New Interdisciplinary Summer Courses
You should be aware of two new interdisciplinary courses the law school is offering for Summer 2013. They are Biodiversity, Climate Change, and Renewable Energy: Emerging Legal Issues and Public Health Law & Bioethics.
We provide the descriptions below. Note certain limitations in each case:
Biodiversity, Climate Change, and Renewable Energy: Emerging Legal Issues – 9200:684-486
Summer Intersession I 2013
1:00-5:00 p.m., Monday-Friday, May 14-24, with take-home exam on Saturday, May 25.
Professor Kalyani Robbins
What do lawmakers, real estate developers, energy companies, urban planners, land managers, and industrial regulated parties all have in common? They all face a major turning point in our relationship with the planet – changes in the climate, sea level rise, rapidly evolving biodiversity needs, and a boom in renewable energy and natural gas extraction, both of which face conflicts with endangered species protection. This is a turning point that is beginning to alter the options available to each within their respective fields. This course will cover biodiversity law, climate change, and the emerging relationship between the two. We will then proceed to review the various areas of renewable energy development (which, of course, is a favored avenue toward climate mitigation), as well as the newly revamped hydraulic fracturing technology, all through the lens of conflicts with the Endangered Species Act (ESA) that are hindering development in these areas. We will discuss ways in which the move toward renewable energy can be accomplished without butting heads with the rather fierce ESA. The text for the course is THE LAW OF BIODIVERSITY AND ECOSYSTEM MANAGEMENT (Foundation Press University Casebook Series, Third Edition, John Copeland Nagle, J.B. Ruhl & Kalyani Robbins, eds.). All material will be taught at an introductory level, with no prior experience in any facet expected.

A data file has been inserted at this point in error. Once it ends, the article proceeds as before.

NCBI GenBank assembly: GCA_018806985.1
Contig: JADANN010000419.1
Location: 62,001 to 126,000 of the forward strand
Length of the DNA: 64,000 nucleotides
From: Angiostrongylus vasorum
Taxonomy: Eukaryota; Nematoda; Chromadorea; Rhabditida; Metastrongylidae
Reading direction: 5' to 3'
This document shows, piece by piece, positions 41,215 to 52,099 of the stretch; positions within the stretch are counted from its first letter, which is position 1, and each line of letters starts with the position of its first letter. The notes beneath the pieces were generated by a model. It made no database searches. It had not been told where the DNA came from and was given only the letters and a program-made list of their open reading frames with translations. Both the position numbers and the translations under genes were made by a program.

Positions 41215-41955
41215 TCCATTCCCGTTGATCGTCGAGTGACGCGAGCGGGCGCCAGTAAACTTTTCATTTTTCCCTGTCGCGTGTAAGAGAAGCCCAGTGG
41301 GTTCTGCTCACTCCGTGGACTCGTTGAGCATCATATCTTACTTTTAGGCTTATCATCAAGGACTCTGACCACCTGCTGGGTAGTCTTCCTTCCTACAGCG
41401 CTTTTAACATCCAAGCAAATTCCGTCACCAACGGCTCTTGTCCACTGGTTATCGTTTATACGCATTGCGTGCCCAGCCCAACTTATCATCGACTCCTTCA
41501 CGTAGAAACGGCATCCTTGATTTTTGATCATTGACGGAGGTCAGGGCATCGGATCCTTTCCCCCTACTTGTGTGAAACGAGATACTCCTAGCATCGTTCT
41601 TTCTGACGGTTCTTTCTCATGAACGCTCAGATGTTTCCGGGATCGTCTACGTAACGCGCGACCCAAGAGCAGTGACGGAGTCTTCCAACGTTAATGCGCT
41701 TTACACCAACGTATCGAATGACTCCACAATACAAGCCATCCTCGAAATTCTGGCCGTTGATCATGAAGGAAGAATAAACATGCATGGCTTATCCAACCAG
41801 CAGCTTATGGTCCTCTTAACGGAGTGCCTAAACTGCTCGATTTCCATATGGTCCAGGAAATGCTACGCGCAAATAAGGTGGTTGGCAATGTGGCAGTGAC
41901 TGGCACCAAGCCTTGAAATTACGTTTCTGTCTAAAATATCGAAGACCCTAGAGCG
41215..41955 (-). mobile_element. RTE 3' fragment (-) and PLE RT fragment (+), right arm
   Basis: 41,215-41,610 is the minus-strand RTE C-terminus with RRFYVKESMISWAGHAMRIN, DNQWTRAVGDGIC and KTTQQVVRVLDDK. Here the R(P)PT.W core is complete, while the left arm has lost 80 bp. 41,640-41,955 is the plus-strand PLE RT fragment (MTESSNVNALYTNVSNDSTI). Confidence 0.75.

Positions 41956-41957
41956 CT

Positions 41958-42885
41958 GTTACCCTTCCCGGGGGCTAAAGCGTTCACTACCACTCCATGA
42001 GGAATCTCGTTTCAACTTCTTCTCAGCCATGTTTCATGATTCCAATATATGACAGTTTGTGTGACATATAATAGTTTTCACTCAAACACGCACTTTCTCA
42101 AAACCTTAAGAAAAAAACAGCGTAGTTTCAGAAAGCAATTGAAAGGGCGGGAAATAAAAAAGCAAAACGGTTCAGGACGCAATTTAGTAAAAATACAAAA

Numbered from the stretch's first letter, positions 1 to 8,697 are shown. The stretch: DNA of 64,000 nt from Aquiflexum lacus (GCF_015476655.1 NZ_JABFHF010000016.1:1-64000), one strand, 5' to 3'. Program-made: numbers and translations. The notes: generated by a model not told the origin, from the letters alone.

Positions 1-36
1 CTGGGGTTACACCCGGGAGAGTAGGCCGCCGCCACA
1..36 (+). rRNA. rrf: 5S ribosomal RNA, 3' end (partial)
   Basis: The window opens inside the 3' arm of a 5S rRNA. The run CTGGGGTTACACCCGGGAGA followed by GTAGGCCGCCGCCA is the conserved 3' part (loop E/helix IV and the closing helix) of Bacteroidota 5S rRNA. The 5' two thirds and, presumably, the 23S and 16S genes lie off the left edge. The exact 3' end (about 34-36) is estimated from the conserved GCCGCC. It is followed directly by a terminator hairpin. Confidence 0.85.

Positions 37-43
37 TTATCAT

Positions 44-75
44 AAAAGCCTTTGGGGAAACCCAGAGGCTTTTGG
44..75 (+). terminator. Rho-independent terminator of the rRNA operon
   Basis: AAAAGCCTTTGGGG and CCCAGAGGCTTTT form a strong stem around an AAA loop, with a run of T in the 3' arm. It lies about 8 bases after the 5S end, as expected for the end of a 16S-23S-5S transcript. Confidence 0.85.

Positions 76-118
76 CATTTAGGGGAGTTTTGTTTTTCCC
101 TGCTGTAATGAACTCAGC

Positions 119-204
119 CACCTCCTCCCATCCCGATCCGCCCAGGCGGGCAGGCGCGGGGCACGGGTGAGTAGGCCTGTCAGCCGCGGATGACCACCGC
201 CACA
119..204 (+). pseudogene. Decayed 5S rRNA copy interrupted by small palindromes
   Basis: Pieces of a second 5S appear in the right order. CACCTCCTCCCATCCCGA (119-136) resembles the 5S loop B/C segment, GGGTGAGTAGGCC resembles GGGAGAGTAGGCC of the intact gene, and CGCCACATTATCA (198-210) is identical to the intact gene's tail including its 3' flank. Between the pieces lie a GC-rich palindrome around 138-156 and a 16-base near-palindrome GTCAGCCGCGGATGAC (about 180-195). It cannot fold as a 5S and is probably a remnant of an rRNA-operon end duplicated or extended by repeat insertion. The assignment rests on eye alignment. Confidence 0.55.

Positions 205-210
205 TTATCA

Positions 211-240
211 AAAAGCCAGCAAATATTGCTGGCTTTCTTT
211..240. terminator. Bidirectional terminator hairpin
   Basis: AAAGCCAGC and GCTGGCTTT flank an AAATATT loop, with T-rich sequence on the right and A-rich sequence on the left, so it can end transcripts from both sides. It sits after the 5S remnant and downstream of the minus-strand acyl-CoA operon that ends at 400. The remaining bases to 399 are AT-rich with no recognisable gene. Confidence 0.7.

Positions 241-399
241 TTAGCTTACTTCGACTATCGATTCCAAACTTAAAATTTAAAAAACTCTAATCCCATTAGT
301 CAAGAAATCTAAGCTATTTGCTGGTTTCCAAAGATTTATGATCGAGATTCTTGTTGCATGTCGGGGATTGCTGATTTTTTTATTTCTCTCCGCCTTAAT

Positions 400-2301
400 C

This course is available to all students, both Full-Time and Part-Time, including first year students, whether full or part time, as there are no law school prerequisites (the course has also been made available to non-law graduate students).
Note, however, that the grade in this course will not be considered in determining whether a first-year Part-Time student has met the minimum Law GPA as of the end of summer semester.
Public Health Law & Bioethics – 9200-684-487 – Synchronous Online Format
Professor Katherine Van Tassel
Summer 2013 – 10-Week Session – 6:30-8:30 p.m. – May 28 – August 2, 2013
This course examines the many ways in which the law impacts the public health. Among the questions explored are: What authority does the government have to regulate in the interest of public health? How are individual rights balanced against this authority? What are the promises and pitfalls of using laws and litigation to achieve public health goals? The course investigates these issues as they operate a range of specific contexts in public health and medical care, including the control and prevention of HIV/AIDS and other communicable diseases, tobacco regulation, rights to have and refuse medical care, reproductive health, and lawsuits against tobacco and gun companies. The course emphasizes constitutional law, but also touches on criminal law, tort law and intellectual property law. Instruction is through interactive lectures with a significant amount of class discussion. Most classes will revolve around two to three legal cases. No previous background in law is needed.
Students must have finished 28 credits of law school classes to take any online course.
This course is offered on a credit/no credit basis.
Note that the ABA limits students are limited to 4 credits of online instruction in any semester and a total of 12 credits toward the J.D. degree.